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Did you know

    • you cannot obtain a death record in Oklahoma during the seventy-five years after a death unless you are the subject of the record, i.e., the deceased;[1]
    • entries are no longer added to the Social Security Death Index until three years after the death occurs;[2]
    • state vital records officers have a Model Act which, if passed in your state, will close access to birth record for 125 years, marriage records for 100 years, and death records for seventy-five years?[3]

Without records we have no research.

We are advising congress and our state legislatures that we need access to public records and that we vote. BCG is a participating member in the Records Preservation and Access Committee (RPAC).[4]  RPAC has crafted the Genealogists’ Declaration of Rights, a petition showing support for loosening recent restrictions on the SSDI and other public records. The goal is 10,000 signatures by the end of 2015, and we’re 90% there.

You can help! Sign the Genealogists’ Declaration of Rights. Ask your societies to urge members to sign. The petition can be signed online. A link is also available on SpringBoard‘s Genealogists’ Declaration page. RPAC Chair Jan Alpert reports that petitions will be available to sign at the November 1st Genealogy Roadshow event at HistoryMiami Museum and November 7th at Ancestry Day in Raleigh, North Carolina.

It takes just a few minutes to read the declaration out loud at your local society meeting or seminar. Pass around a few signature pages (Word doc or PDF), and folks will willingly sign, knowing what the petition is all about. We must all make our voices heard on this critical matter.

We’re 90% there. You care, right? Join in the final push!

[1] 63 Okla.Stat. § 1-323.
[2] 42 U.S.C. §1306c.
[3] §26(c), “Model State Vital Statistics Act and … Regulations,” NAPHSIS (http://www.naphsis.org/Documents/FinalMODELLAWSeptember72011.pdf).
[4] Sponsoring members of RPAC include the National Genealogical Society, the Federation of Genealogical Societies, and the International Association of Jewish Genealogical Societies. Other participating members, in addition to BCG, are the Association of Professional Genealogists, the International Commission for the Accreditation of Professional Genealogists, the American Society of Genealogists, ProQuest, and Ancestry.com.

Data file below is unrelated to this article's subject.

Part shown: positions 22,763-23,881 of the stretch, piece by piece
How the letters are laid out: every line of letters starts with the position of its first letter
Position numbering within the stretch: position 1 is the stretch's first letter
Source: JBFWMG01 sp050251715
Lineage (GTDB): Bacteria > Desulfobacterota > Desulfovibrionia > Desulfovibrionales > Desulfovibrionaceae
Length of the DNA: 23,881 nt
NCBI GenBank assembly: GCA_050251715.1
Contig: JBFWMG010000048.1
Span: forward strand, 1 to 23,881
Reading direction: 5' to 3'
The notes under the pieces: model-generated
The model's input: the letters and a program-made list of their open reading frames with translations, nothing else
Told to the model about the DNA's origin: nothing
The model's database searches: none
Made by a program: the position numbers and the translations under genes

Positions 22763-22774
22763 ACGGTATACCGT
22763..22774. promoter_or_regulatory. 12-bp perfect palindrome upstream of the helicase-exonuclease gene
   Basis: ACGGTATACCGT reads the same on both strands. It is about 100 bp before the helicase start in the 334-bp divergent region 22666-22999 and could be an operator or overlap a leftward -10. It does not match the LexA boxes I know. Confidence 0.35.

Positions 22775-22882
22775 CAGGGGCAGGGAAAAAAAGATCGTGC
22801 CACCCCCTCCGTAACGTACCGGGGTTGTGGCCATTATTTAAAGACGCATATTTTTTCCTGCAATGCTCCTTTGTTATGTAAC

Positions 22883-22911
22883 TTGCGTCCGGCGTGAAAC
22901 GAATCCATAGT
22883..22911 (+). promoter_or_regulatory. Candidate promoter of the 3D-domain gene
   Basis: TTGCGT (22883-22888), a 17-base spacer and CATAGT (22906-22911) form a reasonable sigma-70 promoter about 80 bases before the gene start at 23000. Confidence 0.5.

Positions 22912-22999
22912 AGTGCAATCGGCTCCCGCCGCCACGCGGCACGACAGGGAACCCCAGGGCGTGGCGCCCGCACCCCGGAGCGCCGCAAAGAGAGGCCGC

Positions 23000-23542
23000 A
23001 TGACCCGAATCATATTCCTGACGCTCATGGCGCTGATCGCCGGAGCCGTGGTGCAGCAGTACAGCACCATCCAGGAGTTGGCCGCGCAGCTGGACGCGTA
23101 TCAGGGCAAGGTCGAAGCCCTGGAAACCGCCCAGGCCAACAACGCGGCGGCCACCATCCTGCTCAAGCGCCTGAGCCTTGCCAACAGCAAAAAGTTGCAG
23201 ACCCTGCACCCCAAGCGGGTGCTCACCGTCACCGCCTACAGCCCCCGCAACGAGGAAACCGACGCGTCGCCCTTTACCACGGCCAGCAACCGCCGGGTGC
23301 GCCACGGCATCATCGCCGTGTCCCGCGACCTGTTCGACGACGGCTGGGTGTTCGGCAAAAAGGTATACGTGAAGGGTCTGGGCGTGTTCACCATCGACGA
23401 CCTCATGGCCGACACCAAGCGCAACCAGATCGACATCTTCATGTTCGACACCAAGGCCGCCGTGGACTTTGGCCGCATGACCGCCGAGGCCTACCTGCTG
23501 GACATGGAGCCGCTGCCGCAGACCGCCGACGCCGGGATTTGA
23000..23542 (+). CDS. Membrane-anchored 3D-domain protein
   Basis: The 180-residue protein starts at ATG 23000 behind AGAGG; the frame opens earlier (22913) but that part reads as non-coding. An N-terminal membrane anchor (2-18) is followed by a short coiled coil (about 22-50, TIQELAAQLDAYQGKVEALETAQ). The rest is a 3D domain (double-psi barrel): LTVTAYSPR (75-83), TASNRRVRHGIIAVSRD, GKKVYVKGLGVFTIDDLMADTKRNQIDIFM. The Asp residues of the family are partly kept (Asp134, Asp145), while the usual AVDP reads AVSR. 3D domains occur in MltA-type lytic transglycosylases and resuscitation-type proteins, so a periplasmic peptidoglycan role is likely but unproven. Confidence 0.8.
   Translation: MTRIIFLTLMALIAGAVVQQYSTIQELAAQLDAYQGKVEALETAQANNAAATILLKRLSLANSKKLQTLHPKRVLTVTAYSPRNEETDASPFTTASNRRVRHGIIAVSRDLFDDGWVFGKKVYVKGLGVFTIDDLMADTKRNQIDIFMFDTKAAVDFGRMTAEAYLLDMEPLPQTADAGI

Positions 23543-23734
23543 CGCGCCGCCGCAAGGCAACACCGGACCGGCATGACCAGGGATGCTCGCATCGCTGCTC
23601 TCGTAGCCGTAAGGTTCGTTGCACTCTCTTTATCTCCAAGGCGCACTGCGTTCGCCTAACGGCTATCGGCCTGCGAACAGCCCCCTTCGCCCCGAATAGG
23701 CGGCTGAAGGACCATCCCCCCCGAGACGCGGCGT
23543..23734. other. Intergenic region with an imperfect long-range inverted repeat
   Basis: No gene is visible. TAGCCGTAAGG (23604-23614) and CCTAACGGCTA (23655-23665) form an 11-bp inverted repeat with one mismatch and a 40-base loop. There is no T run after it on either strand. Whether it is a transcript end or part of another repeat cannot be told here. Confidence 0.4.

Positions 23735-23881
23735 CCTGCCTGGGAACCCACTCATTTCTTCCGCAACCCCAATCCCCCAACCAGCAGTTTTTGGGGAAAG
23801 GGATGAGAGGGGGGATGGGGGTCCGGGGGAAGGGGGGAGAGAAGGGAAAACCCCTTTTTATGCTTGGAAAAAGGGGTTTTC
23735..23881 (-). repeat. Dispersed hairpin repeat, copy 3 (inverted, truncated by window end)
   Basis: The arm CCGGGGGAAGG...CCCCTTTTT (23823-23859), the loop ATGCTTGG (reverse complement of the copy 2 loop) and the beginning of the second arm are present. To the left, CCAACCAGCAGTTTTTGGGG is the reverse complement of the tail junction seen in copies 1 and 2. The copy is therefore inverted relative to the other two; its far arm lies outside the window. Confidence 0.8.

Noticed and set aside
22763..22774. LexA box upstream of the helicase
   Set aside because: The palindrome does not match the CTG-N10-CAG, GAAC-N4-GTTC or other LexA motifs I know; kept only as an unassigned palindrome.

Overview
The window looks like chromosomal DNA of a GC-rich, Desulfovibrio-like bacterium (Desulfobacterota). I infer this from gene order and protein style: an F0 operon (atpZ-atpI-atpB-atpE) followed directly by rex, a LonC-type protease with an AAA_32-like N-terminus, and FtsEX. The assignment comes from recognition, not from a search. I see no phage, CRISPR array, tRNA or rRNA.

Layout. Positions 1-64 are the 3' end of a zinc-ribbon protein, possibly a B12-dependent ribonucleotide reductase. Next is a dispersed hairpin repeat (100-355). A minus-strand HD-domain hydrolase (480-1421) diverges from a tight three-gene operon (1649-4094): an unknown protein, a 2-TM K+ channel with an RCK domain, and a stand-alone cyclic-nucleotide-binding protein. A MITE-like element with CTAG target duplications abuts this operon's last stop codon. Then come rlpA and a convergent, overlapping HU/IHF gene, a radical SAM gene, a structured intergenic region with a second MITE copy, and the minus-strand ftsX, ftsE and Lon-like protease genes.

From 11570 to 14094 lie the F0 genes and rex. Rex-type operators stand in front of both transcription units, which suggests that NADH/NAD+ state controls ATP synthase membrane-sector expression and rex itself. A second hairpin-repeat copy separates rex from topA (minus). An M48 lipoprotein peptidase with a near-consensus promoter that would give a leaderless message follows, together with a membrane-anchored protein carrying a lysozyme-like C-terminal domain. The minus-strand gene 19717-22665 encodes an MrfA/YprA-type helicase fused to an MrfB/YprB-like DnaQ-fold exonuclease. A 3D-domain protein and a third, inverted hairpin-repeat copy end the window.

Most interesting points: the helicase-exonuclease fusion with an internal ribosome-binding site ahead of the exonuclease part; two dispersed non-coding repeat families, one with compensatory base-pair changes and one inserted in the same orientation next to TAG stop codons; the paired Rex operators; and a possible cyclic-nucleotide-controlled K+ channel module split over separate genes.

The Road to Better SSDI Access Goes Through All Fifty States

A stretch of road between California and Nevada, photograph by Dan Thorburn, used under Creative Commons license, https://www.flickr.com/photos/danthorburn/7558581290 .

Do you remember how with one stroke of a pen on 26 December 2013 genealogists lost access to recent deaths in the Social Security Death Index (SSDI)?

Nearly a year ago, the President signed into law the 2013 federal budget compromise bill. It included Section 203, which removed Freedom of Information Act protection from the SSDI and eliminated deaths from public record until the end of the third calendar year after they occur, effective 28 March 2014. As an example, deaths that occur between 28 March and 31 December 2014 will first appear in the SSDI on 1 January 2018. Closing the SSDI’s most recent records hides that critical single element, the Social Security number, but it also hides names, dates, and locations—information which could remain open and is used and needed by genealogists.

As the new session of the U.S. Congress begins in January, the Records Preservation and Access Committee (RPAC) plans to ask that only the Social Security number be omitted from recent death entries and that other information be returned to the SSDI. RPAC plans to show Congress that genealogists care by gathering signatures on a petition. Signatures are needed because Congress responds to numbers. The goal is to reach at least 10,000 signatures before approaching senators this coming year. In 2014 the petition traveled to the NGS, FGS, and IAJGS conferences, as well as the Southern California Jamboree, resulting in the collection of 4,000 signatures. We have six weeks to collect 6,000 more signatures!

Now is the time to take this petition to the fifty states. RPAC needs your help!

RPAC asks that you, in each of your home states, gather signatures on this petition. If you are an officer in a state society, take this petition to your board and to meetings. If you are a society member, ask your society to support this effort. If you attend genealogy roundtables at your local library, bring this petition along.

  • Once you get signatures, scan the signed pages and email the images to Jan Alpert, RPAC’s chair; her email is listed at the bottom of the page.

Please help by printing out this paperwork and bringing our case to the genealogists who don’t travel to national conferences, to genealogists in all fifty states.  We have six weeks. Let’s top 10,000 signatures! Let’s get Congress to listen to our concerns!

You can read more about this on RPAC’s own blog, “Genealogists Declaration of Rights—We Need Your Support!”

 

 by Barbara Mathews, CG, FASG

As BCG’s official representative to the Records Preservation and Access Committee (RPAC), Barbara Mathews advocates for the concerns of Board-certified genealogists, and participates in RPAC’s monthly conference call. RPAC is a joint committee organized by the National Genealogical Society, the Federation of Genealogical Societies, and the International Association of Jewish Genealogical Societies. Each of these three societies has a vote on the committee. Non-voting representatives are sent by several national groups: American Society of Genealogists, Association of Professional Genealogists, BCG, and ICAPGen. In addition, non-voting representatives attend from two corporations, Ancestry, and ProQuest. Communication is fostered by an email list, monthly telephone conference calls, and the RPAC blog.